Issue Date: November 3, 2014 | Web Date: October 31, 2014
DNA-Based Fluorescent Probes Measure Forces That Cells Exert As They Move
When cancer cells migrate through the body, they navigate by chemically and mechanically sensing their environment. Recently, researchers have begun to focus on mechanical sensing, hoping to intervene in cancer metastasis by better understanding how cells push and pull on their surroundings.
Two independent research teams have now designed DNA-based fluorescent molecules to probe the forces that cancer and other cells exert when they stick to or move across surfaces.
One team, led by Christopher S. Chen of Boston University, synthesized its probe starting with a DNA hairpin. This short oligonucleotide loops back on itself like a bobby pin, its ends binding with one another. To one end of the hairpin, the team synthetically added a fluorescent group and a peptide called RGD. To the other end, they added a quencher and a group to anchor the entire assembly to a microscope slide.
When cells “crawled” across a slide coated with these probes, receptors on the cells’ surfaces yanked on the peptides, opening the hairpins and enabling their fluorescent groups to emit light (Nat. Methods 2014, DOI: 10.1038/nmeth.3145). By calibrating the probes, Chen and his team were able to determine how hard cells pulled on the surfaces.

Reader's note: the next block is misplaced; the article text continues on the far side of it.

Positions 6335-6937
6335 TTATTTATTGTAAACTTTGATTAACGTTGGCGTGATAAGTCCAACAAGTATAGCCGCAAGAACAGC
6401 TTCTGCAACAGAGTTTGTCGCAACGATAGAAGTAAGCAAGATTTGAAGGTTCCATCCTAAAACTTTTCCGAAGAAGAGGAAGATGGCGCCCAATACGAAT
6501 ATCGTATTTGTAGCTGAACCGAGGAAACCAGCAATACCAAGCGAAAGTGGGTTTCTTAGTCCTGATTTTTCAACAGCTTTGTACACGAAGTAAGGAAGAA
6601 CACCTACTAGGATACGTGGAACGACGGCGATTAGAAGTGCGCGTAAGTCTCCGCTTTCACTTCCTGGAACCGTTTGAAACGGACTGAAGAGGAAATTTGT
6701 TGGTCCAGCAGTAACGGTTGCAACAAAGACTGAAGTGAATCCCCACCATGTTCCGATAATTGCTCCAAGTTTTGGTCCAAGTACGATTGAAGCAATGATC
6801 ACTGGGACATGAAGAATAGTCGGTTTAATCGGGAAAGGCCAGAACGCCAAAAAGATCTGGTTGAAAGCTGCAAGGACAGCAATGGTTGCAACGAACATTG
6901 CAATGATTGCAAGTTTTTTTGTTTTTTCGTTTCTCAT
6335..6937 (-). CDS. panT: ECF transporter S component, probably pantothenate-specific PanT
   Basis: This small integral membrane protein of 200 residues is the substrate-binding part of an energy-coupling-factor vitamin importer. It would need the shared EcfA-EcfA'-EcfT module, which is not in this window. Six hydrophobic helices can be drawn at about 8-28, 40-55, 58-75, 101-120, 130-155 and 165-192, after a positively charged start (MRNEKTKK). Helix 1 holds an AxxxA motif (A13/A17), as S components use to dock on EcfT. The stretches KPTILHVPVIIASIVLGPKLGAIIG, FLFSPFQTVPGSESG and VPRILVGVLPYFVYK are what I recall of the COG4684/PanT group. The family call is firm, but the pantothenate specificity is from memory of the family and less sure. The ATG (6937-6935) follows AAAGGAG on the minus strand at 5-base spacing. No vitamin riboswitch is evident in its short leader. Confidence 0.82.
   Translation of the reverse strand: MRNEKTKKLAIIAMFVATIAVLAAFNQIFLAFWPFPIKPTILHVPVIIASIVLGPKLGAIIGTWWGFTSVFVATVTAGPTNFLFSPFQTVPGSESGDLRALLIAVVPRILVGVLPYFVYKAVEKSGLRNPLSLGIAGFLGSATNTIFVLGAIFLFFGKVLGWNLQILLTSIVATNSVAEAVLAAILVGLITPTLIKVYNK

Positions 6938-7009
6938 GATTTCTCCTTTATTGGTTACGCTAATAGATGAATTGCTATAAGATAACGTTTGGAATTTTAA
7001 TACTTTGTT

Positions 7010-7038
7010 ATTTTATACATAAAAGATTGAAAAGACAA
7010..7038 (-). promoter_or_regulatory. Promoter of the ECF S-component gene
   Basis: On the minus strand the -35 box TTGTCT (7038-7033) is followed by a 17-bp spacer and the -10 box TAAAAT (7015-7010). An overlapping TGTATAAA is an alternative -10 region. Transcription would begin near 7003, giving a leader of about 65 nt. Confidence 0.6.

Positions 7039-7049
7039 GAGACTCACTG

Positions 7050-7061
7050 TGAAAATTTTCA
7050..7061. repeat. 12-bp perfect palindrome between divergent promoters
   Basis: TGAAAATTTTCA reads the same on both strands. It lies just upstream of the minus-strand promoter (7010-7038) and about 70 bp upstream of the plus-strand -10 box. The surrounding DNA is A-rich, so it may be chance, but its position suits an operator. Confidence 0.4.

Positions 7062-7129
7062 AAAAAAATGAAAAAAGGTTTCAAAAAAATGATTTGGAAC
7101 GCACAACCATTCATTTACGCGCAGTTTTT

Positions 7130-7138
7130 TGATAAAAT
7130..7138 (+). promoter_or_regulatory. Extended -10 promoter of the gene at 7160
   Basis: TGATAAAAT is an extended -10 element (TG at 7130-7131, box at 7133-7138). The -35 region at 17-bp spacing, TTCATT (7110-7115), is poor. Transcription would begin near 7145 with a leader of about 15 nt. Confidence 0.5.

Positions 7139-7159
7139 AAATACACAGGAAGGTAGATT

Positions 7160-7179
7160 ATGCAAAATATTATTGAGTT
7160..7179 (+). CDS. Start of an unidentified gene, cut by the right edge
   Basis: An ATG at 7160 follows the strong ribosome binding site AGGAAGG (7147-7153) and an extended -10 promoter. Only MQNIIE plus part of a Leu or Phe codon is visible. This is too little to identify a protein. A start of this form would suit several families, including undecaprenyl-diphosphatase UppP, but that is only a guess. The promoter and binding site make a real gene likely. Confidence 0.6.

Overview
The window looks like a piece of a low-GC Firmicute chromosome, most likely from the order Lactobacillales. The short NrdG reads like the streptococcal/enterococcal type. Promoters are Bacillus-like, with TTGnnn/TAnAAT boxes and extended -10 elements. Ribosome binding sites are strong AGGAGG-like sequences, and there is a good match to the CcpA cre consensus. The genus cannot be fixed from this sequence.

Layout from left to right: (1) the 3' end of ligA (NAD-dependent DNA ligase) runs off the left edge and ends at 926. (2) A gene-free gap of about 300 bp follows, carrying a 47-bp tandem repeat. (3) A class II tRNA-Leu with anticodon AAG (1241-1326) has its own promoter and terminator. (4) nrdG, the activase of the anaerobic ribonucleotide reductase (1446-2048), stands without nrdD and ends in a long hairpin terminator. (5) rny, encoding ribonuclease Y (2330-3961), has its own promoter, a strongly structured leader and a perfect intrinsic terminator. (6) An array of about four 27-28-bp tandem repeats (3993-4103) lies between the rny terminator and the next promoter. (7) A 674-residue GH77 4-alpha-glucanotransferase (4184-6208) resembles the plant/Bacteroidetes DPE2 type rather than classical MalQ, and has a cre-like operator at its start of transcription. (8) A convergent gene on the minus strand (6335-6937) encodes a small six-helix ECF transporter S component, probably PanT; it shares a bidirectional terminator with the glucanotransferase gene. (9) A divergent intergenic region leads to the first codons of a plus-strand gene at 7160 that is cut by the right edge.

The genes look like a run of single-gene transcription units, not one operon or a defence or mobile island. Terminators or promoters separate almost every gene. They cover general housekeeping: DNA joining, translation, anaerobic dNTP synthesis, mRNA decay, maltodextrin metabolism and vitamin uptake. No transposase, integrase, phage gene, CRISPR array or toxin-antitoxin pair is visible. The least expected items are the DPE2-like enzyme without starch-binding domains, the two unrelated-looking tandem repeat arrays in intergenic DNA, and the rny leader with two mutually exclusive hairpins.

Another team, led by Khalid Salaita of Emory University, used a DNA hairpin as a force probe, too, but took a different approach. The researchers’ probe has three units. One is a DNA hairpin with extended arms. The other two are short DNA sequences that bind to each arm: One contains a fluorophore and peptide, and the other contains a quencher and anchor group (Nat. Commun. 2014, DOI: 10.1038/ncomms6167).
“The advantage of our system is that it’s modular,” Salaita says, noting that researchers can slot different hairpins into the probe for testing. The Chen group’s probe involved a more elaborate synthesis, Salaita adds, but it’s also more stable over time.
According to Brenton D. Hoffman of Duke University, with these new probes, “we will be able to start studying mechanical processes with the resolution and sensitivity that have been available for biological processes for several years now.”
- Chemical & Engineering News
- ISSN 0009-2347
- Copyright © American Chemical Society